I was thrilled! Yes, confirmation from the “principal” that my French was better than I thought. But after two-and-a-half days of verb tenses that I’d never learned and pronouns I’d never even seen, both my teacher and Marianne moved me to a “more comfortable level” where I could keep up with the grammar. “I haven’t studied French grammar in over 40 years,” I told them,” but still, I felt close to tears and the word FAILURE drummed inside my head. 

books
French grammar books

The new class moved at a slower pace and the other students struggled more with conversation than I did, but at least I could keep up with the grammar. Still, I knew the class was too easy for me and resigned myself to its less than perfect fit. “Just relax,” I told myself, “you’re in France!” Despite my diligent attention to homework and commitment to using French with all of my classmates–in and out of class–I felt my goal of becoming more fluent slipping away every day. 

As I rode on the train towards Paris a few days later, I managed to dispel  my  funk of disappointment. I quickly realized that I needed to adjust my goal of increased fluency.  I had learned many new words, and I understood more of the language. Plus, I noticed a great leap in my ability to read in French.

But the biggest lesson for me was how much time, effort, and psychic energy it would require to really become fluent. And I knew more deeply than ever before that I wanted to take that energy and put it into my writing. 

My Parisian hosts, Genvieve and Claude, confirmed what I’d suspected about the focus on grammar–I already knew the four main verb tenses that you use in conversation and could use them reasonably well. “Your French is improving,” they both assured me. “You speak much better than last year when you stayed with us, and better than the first visit as well.” 

Sitting at cafes, sipping espresso, and musing in my journal nearly every day led me to a solid realization about how I’d managed to re-learn French after 40 years.  The program I’d used so successfully–Behind the Wheel French–had two elements that my classes in Sancerre lacked–repetition and practice.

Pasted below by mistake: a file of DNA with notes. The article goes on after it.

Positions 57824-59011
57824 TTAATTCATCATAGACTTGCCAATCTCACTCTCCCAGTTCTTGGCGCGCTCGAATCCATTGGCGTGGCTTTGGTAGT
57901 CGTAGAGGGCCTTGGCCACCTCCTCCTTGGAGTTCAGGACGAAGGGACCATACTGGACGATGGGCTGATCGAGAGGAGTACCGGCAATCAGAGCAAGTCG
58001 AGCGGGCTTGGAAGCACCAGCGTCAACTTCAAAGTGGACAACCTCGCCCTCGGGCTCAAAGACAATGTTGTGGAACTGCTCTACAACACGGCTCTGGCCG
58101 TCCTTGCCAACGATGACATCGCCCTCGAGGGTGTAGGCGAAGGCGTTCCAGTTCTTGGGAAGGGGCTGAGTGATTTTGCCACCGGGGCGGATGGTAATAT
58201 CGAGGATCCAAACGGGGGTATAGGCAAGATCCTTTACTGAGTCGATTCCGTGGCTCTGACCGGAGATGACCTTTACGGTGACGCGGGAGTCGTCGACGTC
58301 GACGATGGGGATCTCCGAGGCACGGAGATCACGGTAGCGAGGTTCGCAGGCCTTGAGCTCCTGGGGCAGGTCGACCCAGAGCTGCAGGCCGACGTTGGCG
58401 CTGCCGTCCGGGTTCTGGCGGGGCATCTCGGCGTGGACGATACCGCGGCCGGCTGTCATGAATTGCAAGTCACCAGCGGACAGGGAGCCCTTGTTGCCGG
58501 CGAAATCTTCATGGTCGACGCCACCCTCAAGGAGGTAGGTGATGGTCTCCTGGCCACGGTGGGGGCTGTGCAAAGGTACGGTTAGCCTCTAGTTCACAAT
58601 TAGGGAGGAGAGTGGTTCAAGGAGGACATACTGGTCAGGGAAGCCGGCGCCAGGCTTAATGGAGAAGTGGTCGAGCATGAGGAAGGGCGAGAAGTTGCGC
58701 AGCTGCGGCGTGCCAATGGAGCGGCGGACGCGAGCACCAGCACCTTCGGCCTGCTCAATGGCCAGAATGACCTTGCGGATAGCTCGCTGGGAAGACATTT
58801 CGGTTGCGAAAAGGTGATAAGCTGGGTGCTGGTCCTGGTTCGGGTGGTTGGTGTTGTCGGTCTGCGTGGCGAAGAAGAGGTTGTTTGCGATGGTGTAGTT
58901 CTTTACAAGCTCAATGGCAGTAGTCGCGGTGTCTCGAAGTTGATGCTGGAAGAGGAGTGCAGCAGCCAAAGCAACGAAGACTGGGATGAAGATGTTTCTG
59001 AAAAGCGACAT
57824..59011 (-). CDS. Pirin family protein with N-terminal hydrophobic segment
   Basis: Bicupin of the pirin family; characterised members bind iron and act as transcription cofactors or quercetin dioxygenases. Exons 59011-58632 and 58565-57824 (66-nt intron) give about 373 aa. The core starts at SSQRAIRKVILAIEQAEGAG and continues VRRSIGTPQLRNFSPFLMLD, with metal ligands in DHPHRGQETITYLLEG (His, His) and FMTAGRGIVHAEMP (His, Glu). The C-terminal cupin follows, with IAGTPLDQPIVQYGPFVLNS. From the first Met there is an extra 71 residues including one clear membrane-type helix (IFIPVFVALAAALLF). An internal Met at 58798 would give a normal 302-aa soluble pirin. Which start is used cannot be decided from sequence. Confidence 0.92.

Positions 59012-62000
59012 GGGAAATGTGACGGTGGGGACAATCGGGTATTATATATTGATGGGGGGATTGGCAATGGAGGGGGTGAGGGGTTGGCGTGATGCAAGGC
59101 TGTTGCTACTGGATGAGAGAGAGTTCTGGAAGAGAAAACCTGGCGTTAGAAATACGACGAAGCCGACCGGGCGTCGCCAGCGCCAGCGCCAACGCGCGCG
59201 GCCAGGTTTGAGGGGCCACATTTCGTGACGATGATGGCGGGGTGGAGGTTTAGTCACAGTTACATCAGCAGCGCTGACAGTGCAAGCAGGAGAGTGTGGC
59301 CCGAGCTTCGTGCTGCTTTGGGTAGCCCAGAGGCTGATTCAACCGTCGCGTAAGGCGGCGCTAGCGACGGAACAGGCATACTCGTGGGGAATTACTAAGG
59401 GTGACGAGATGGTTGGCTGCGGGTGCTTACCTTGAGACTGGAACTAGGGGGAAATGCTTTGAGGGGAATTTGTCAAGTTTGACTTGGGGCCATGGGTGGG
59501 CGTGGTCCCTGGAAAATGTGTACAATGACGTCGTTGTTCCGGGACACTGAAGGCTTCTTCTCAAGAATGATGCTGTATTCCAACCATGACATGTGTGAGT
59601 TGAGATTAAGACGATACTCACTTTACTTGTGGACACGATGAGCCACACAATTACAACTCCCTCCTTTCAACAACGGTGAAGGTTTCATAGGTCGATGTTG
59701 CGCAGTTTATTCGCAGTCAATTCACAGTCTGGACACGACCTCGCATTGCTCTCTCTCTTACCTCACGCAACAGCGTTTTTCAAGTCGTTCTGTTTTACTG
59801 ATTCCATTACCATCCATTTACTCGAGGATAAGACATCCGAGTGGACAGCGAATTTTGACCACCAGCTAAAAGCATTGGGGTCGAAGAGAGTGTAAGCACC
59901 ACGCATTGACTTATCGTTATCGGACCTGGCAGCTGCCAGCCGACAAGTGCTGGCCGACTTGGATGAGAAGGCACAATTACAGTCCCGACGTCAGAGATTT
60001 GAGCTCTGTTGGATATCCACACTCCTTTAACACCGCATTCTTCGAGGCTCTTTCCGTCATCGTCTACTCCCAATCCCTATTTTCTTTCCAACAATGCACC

I practiced the verb tenses over and over in different contexts as I listened to the instructor and spoke French during my frequent jaunts in the car. I read the accompanying book every day to refresh myself. And I realized why I’d felt so frustrated at the language school–every day was a new lesson with little to no review or practice of what we’d learned from the day before. And as a teacher, I knew that repletion and practice were essential components for retention.  

So, while my classmates may have benefited from the approach used in the school, I knew I needed a different kind of instruction. And as I interacted with my “French family” and the many people I encountered in Paris, I felt batter about my command of basic French. I functioned well in simple conversations, and the rest of the time, I simply said, “Repetez still vous plait, plus lentement.” Can you please repeat that more slowly? 

happy on the plaza
Ann at Place de la Concorde

 

Homage to My Mother

Dorothy Wetzler Bracken designed and painted this dress as a student at Maryland Institute College of Art in the 1930s. Although she graduated in 1935 with a degree in costume design, she was never able to pursue her artistic talents. Mom kept her dreams to herself until the late 90s when I discovered a portfolio of her designs and she confessed, “I always wanted to be a fashion designer.”

            Dorothy’s story could have been a happy one—she married, had many friends, and eventually had five children. “I was thrilled every time I found out I was pregnant,” she often told me. Yet, postpartum depression plagued Mom following nearly every birth. After her fifth child arrived, Mom was hospitalized, received electroconvulsive therapy treatments, took copious amounts of psychiatric drugs, but sadly, she never recovered.   

            Because I always managed to recover from my own depressions, I puzzled over Mom remaining trapped in chronic depression for over 40 years. Until I found Dad’s collection of old insurance and medication records, newspaper and magazine articles, and letters to doctors stashed in my sister’s attic.